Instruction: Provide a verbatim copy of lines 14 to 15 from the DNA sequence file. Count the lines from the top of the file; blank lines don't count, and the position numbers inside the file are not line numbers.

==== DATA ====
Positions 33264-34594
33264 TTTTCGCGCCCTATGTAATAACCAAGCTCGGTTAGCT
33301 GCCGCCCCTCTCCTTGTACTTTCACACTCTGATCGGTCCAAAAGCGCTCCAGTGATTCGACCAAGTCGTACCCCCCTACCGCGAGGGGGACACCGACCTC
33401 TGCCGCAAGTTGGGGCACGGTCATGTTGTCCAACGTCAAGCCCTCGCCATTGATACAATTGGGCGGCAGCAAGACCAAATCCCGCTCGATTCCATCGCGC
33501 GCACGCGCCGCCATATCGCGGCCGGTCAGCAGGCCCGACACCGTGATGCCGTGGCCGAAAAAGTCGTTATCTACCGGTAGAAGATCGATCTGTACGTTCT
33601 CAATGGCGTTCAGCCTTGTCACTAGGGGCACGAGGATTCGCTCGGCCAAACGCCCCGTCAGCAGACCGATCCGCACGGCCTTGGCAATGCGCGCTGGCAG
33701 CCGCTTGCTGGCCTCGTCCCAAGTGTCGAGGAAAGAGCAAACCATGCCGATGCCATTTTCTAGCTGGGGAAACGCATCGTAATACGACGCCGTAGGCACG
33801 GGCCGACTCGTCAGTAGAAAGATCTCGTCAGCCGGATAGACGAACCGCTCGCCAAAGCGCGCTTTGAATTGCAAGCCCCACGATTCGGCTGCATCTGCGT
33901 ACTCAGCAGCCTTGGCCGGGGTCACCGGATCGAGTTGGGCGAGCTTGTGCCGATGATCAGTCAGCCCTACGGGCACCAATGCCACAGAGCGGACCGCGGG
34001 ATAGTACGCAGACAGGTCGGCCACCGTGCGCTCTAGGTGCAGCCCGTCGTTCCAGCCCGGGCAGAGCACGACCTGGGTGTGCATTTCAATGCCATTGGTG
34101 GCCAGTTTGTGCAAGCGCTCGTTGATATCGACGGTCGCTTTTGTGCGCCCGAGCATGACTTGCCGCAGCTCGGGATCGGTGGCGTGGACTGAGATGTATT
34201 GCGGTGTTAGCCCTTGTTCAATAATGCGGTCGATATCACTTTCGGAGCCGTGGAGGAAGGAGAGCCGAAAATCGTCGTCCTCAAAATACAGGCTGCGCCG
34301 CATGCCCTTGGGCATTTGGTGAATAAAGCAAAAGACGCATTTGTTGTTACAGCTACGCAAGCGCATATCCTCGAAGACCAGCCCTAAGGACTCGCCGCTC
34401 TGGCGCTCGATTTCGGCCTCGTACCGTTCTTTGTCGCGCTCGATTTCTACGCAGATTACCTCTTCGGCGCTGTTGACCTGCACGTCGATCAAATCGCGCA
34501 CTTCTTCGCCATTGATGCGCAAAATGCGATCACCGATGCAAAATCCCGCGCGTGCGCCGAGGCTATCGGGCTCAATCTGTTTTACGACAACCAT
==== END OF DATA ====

34401 TGGCGCTCGATTTCGGCCTCGTACCGTTCTTTGTCGCGCTCGATTTCTACGCAGATTACCTCTTCGGCGCTGTTGACCTGCACGTCGATCAAATCGCGCA
34501 CTTCTTCGCCATTGATGCGCAAAATGCGATCACCGATGCAAAATCCCGCGCGTGCGCCGAGGCTATCGGGCTCAATCTGTTTTACGACAACCAT